Reader's Blog

Crying — An Indian taboo

My mother often tells me to stop crying, “Girls are not supposed to cry,” she would chide, “And never at this time of day.”

I soon realized, I was never meant to cry. A girl crying was equated with lessened wealth and prosperity, an Indian taboo many find hard to disconnect with. Growing up, however, I didn’t see how one could never cry. With physical and emotional changes that cage teenagers, crying was a mode of withdrawal and a source of disburdenment.

There were nights I would cry into the pillow, careful not to let anyone hear my sobbing. Often you cannot disentangle the reasons for your unsettling discomposure, and it is nearly impossible to describe it to someone. Crying is a silent listener. It follows the golden rule — treat others the way you want them to treat you — unlike many.

A theory suggests that tears contain stress hormones and that crying is a way to flush those hormones out of the body, reducing negativity in the process. Those precious tears of yours may hold grief, anger, anxiety, exasperation and sadness, or an amalgam of all these. It is one of the reasons why it is considered a unique emotional expression that is associated with better therapy outcomes in psychotherapy.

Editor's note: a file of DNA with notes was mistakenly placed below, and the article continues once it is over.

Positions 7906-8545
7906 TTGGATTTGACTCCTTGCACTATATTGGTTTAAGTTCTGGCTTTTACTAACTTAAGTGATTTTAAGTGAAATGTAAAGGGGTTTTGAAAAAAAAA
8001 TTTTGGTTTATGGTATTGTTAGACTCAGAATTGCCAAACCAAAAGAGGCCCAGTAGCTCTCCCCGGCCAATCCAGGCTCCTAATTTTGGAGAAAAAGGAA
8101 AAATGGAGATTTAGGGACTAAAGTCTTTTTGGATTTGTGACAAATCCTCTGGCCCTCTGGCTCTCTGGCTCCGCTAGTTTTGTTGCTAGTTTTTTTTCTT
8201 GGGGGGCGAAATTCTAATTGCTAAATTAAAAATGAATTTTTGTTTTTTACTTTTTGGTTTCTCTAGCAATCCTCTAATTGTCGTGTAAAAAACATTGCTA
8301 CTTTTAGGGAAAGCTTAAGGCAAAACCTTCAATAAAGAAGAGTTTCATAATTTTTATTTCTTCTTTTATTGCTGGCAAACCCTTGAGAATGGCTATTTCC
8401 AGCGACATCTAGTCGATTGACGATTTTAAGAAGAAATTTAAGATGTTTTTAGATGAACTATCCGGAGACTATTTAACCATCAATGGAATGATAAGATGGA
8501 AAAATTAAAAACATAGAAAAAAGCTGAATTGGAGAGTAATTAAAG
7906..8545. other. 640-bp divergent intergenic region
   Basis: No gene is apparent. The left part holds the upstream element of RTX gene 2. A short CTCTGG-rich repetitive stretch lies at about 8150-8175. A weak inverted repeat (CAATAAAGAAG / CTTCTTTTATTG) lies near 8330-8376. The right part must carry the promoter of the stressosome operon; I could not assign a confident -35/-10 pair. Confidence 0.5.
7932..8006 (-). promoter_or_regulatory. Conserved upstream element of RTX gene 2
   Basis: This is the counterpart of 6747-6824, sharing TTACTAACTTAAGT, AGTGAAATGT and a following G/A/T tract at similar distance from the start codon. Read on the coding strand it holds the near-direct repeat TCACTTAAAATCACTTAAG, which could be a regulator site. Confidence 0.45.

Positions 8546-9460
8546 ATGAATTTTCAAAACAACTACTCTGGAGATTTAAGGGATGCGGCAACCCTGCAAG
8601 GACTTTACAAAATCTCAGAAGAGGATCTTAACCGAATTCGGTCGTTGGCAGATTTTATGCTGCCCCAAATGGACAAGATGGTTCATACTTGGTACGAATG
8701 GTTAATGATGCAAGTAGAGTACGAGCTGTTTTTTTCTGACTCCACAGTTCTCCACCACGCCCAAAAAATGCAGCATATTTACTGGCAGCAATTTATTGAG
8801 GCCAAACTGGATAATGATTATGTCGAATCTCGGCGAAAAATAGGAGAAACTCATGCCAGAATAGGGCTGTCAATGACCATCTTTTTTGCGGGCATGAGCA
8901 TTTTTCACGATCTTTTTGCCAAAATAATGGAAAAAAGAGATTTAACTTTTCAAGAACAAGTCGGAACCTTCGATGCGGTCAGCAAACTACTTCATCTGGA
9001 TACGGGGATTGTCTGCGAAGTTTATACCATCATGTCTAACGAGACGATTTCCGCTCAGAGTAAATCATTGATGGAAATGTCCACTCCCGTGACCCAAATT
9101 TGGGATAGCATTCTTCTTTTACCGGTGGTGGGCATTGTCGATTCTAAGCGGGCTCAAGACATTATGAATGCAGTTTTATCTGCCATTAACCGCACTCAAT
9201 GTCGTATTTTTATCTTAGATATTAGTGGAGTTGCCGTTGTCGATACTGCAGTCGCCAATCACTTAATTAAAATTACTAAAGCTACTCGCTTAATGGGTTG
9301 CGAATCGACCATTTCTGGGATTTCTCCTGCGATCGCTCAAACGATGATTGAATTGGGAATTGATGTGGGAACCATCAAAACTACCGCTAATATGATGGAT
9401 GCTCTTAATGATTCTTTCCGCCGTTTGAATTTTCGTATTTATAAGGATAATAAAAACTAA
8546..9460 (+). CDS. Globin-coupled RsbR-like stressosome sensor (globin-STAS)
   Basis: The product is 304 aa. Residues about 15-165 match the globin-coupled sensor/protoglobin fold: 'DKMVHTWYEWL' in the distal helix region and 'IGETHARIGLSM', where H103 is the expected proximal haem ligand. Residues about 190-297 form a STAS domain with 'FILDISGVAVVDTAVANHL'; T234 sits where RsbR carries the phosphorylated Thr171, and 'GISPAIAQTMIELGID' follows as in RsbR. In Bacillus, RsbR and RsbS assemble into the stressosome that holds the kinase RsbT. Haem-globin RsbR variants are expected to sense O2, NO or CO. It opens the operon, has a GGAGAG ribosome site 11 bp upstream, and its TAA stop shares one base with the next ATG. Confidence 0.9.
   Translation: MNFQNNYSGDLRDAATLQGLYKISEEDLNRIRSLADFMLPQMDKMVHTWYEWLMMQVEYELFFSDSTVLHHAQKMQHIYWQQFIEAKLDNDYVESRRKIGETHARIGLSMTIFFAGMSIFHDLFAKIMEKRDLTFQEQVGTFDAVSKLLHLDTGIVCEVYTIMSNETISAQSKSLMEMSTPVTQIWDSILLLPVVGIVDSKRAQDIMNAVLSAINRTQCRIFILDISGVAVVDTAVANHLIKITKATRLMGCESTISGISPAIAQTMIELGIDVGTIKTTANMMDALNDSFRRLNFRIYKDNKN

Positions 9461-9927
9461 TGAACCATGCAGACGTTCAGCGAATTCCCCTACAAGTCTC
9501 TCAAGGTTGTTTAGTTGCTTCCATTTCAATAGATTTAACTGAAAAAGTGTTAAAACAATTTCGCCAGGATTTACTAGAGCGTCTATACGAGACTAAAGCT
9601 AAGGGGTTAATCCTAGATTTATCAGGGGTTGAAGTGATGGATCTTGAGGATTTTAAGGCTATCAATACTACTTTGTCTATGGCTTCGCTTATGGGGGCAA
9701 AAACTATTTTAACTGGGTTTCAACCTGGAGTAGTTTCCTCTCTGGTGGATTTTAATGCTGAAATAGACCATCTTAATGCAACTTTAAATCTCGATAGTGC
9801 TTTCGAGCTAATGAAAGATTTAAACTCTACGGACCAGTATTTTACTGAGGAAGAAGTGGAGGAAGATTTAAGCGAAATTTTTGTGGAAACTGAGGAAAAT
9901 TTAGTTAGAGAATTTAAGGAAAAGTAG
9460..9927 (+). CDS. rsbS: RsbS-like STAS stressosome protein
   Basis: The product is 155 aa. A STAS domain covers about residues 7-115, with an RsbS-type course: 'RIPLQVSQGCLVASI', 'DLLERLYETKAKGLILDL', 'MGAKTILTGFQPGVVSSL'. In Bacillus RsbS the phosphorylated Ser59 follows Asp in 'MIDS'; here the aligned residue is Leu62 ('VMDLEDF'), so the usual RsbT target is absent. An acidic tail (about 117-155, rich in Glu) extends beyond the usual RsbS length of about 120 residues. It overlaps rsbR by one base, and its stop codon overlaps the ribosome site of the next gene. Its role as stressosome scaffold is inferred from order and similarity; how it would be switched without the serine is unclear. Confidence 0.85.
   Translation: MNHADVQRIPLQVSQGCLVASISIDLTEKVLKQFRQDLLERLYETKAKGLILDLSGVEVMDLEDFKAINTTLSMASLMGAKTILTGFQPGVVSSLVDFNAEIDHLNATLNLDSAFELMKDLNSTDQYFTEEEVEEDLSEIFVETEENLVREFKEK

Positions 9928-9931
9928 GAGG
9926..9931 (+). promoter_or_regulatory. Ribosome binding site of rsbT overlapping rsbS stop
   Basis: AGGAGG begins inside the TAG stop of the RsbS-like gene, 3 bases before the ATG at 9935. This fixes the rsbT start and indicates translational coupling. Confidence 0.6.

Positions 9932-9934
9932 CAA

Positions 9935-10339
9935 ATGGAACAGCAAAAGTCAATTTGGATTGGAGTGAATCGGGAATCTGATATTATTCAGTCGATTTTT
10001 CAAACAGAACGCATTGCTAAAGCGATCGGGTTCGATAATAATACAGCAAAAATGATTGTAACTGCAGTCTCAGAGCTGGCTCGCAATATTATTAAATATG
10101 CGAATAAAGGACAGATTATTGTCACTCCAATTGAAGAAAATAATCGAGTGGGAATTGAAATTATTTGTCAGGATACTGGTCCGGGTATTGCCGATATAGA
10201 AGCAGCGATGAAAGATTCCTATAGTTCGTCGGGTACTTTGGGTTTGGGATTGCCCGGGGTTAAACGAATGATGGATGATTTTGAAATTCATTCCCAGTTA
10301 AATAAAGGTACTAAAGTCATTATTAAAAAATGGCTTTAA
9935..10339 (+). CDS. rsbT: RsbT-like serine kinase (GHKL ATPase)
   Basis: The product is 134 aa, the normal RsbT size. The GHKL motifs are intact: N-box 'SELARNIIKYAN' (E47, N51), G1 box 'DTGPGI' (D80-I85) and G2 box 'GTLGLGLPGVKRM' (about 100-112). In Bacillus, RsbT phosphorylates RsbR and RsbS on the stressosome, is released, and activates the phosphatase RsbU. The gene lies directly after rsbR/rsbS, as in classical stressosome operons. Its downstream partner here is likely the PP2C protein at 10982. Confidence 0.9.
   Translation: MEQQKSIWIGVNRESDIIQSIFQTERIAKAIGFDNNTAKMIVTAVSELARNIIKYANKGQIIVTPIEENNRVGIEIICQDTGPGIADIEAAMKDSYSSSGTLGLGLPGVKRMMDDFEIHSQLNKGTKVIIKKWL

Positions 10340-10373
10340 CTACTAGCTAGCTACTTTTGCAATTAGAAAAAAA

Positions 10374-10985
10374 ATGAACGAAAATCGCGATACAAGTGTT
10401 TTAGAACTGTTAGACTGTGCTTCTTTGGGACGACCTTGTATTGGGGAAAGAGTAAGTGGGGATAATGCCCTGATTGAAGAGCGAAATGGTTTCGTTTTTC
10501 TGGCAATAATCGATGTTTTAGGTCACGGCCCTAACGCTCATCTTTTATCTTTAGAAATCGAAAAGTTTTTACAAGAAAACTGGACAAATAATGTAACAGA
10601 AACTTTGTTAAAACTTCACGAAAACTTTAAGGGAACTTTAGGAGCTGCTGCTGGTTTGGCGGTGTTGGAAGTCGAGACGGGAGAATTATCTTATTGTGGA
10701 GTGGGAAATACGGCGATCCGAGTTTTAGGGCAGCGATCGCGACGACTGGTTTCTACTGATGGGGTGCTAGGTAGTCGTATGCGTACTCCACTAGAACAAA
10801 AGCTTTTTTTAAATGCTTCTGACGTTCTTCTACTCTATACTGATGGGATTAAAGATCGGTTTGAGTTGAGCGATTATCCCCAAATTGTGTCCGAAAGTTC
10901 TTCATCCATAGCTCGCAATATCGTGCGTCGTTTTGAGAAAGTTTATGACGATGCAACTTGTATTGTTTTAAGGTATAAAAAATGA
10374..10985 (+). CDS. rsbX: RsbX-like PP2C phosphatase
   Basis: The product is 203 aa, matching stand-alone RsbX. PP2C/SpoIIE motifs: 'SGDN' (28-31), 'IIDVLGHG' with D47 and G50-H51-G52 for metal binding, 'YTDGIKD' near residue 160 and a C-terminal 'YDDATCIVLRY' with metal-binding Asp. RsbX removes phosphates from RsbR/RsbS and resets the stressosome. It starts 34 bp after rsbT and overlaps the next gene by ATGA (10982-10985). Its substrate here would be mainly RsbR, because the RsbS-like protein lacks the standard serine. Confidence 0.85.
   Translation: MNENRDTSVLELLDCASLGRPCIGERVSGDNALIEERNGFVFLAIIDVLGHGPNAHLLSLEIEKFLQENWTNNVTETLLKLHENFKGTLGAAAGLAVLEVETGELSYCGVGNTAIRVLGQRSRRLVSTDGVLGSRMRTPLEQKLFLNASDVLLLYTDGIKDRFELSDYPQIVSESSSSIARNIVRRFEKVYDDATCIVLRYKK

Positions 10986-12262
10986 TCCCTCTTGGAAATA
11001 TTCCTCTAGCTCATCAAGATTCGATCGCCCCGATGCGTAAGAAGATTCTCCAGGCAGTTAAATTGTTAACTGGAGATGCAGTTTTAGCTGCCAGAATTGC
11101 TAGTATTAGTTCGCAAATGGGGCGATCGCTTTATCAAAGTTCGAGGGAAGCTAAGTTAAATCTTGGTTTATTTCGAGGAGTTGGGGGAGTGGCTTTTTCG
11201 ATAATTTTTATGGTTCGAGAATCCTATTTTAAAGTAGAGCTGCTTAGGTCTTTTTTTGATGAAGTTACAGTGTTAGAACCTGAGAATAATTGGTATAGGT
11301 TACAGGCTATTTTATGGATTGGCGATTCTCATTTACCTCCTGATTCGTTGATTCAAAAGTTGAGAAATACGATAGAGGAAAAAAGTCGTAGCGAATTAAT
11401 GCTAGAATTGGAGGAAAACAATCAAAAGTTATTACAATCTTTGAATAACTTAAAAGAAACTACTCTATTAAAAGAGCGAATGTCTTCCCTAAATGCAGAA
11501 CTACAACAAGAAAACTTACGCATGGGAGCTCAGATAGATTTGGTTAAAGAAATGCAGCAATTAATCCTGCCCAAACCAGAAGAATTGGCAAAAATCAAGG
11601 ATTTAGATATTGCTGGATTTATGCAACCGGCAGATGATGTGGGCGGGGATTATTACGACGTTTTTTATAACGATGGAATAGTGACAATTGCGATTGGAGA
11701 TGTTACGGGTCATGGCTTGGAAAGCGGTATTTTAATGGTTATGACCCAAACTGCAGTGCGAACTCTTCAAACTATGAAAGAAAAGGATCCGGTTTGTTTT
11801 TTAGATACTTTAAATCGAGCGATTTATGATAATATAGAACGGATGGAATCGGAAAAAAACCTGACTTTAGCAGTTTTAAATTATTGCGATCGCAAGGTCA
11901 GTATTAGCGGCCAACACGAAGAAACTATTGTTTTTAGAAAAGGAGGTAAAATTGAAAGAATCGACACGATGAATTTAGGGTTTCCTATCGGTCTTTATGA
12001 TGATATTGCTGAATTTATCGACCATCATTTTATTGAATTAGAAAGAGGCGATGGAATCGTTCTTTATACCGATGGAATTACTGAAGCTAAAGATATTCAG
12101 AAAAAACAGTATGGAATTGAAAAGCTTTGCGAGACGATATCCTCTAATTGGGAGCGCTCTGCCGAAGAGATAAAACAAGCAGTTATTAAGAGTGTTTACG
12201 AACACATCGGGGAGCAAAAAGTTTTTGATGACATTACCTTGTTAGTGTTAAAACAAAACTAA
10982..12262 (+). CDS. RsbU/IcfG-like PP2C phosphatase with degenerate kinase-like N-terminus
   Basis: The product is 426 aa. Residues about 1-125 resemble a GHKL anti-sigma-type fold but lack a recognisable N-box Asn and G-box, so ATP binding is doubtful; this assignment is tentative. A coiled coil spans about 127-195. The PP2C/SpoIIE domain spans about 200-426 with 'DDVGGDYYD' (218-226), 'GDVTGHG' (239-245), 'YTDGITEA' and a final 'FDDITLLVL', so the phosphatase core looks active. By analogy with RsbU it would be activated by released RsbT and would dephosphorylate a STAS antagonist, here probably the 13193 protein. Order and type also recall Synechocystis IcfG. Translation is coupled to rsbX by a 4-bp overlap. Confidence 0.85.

Crying has the ability to build confidence. Proper support and consolation can make the person crying feel much better. There is a misconception that those who cry are the weaker half of the society — which in many stereotypical minds refers to the feminine half. Many tend to overlook the fact that those who cry fight silent battles.

A tear dripping from the eye only shows that one is human. Be it a man or a woman.

A tear dripping from the eye only shows that one is human. Be it a man or a woman. When one hears, “Don’t cry like a girl” or “Harden up and be a man”, it is difficult for one to see otherwise. Emotions are not gender-based. A man, having just the same right to expression, must not be prejudiced on his emotional capabilities and mental well-being.

I tried sharing these facts with my mom, “Crying helps calm me down; it’s a way for me to gather my thoughts and understand them.” But my mother would pay no heed, “Crying at this time of a day! What will people say? Get hold of yourself and wipe those tears.” she would continue to tell me.

I don’t know when my mom would understand that I didn’t cry because my life was messed up, I cried because I couldn’t quite comprehend it.